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Toronto’s Edey making case to become Canada’s first NCAA basketball player of year

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You might have missed what literally is the biggest story in NCAA basketball.

Toronto’s Zach Edey is dominating the competition in his third season at Purdue University in West Lafayette, Ind.

Edey attended Leaside High School before heading to the U.S. to try to develop as a player and get on the NBA radar. That he’s done. After spending part of the summer as the youngest member of the Canadian men’s national basketball team, Edey arrived on campus full of confidence.

At 7-foot-4 and nearly 300 pounds, Edey towers over the competition and has propelled the Boilermakers from unranked before the season to undefeated through 12 games and first in the college basketball polls entering the holiday season. He’s averaged an NCAA-best 13.9 rebounds per game, along with 22.6 points (ranking him fifth in scoring) and more than two blocks a game.

Edey recently scored 31 points and grabbed 22 rebounds in a win over Minnesota.

While the NBA has gone much smaller in recent years, putting massive players like Edey out of favour, he’s still considered a possibility to get drafted next summer. Before that he could be in line for some significant hardware.

The Naismith Award has been given to the NCAA’s top player since 1969. Though it’s named for James Naismith, the Almonte, Ont.-born inventor of basketball, one of Naismith’s countrymen has never won it. Perhaps, until this season. Pretty much every pundit south of the border ranking the top players said if a vote was held right now, Edey would easily win. If Purdue keeps winning and Edey keeps producing though, there’s no reason why that would change.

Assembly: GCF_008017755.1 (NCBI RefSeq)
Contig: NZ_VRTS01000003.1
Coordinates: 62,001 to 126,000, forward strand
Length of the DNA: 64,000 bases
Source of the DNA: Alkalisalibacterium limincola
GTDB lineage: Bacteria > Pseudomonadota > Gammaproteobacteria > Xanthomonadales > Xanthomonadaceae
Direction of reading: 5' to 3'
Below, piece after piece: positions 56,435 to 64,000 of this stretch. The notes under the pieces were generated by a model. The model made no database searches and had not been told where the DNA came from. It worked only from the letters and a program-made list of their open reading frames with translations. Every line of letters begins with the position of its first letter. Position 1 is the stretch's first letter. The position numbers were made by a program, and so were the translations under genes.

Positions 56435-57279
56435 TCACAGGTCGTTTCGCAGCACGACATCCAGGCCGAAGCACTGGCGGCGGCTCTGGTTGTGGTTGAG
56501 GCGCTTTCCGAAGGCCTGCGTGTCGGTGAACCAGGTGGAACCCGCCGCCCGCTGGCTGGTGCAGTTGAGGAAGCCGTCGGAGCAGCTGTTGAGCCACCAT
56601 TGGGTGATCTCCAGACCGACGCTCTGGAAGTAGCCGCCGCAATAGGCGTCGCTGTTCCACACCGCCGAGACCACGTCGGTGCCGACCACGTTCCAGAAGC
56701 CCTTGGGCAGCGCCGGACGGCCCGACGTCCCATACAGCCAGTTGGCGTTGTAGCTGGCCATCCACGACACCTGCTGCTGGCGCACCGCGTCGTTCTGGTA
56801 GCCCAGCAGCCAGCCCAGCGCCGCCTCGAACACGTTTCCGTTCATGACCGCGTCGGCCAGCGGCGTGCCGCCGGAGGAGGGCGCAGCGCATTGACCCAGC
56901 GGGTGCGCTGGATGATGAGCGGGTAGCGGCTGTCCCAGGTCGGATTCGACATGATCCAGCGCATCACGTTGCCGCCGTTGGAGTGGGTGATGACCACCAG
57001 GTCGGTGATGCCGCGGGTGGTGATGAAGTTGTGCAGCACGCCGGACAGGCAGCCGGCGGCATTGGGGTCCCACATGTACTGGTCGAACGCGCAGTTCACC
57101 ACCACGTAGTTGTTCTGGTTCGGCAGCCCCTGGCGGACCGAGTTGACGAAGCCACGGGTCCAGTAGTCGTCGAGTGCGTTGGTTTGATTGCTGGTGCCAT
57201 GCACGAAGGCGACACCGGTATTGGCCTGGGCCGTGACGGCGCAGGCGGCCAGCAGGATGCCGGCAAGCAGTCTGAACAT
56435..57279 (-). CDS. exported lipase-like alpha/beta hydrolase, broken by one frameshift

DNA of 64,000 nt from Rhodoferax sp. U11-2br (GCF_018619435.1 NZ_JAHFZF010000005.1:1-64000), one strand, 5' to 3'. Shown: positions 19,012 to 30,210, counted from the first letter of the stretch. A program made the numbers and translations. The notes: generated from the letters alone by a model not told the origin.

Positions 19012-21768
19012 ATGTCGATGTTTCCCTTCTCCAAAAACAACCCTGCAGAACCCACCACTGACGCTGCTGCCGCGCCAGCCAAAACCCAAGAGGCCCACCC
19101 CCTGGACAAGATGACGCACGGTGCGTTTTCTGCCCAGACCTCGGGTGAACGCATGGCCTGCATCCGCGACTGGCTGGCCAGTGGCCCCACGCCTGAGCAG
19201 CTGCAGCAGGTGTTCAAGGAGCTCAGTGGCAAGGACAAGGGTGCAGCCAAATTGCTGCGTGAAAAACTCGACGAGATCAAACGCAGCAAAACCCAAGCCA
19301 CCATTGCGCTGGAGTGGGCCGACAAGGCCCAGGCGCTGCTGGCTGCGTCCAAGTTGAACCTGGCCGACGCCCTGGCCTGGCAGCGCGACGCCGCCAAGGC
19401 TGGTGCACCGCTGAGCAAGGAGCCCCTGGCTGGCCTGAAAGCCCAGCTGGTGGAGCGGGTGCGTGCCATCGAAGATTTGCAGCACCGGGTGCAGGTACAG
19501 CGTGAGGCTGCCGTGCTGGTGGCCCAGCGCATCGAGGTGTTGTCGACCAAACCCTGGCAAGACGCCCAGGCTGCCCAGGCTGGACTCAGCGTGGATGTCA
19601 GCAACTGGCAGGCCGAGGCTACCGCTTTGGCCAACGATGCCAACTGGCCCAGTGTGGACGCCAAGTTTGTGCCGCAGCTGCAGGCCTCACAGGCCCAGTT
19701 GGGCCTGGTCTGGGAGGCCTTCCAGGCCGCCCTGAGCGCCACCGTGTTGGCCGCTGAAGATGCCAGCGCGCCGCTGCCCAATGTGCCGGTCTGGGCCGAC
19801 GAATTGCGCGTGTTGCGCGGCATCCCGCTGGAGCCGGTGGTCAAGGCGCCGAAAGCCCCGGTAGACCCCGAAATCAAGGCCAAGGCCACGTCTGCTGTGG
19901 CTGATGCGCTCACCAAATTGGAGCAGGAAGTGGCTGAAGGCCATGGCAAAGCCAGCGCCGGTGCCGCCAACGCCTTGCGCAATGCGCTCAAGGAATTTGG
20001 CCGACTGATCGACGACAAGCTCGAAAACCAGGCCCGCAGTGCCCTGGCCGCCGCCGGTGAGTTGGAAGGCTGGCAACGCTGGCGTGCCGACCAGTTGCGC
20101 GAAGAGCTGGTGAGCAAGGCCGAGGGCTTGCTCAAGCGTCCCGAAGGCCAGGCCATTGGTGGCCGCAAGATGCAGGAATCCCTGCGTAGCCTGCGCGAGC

Edey majors in organizational leadership

and only got into basketball

in Grade 10 when he kept growing and decided to give up hockey and baseball, his first two sporting loves. He had much to learn, so started playing for the GTA-based Northern Kings basketball academy before leaving for the IMG Academy in Florida.

He was recently back in town for the holidays and spent some time in Thornhill with the Canadian Chinese Youth Athletic Association discussing his journey with some of the top Toronto-based high school hoops prospects from the Asian community.


“As part of our Jeremy Lin Basketball School, we want to expose young people to trailblazers from our community.  As we enter an era where more and more of our athletes are playing at higher levels, to provide a platform where they can learn from someone who has been there, is invaluable and gives them a great perspective on how to succeed” Clement Chu, President of the CCYAA, said in a release.

Edey’s tale is a unique one and his improbable journey continues.

Copyright Postmedia Network Inc., 2022




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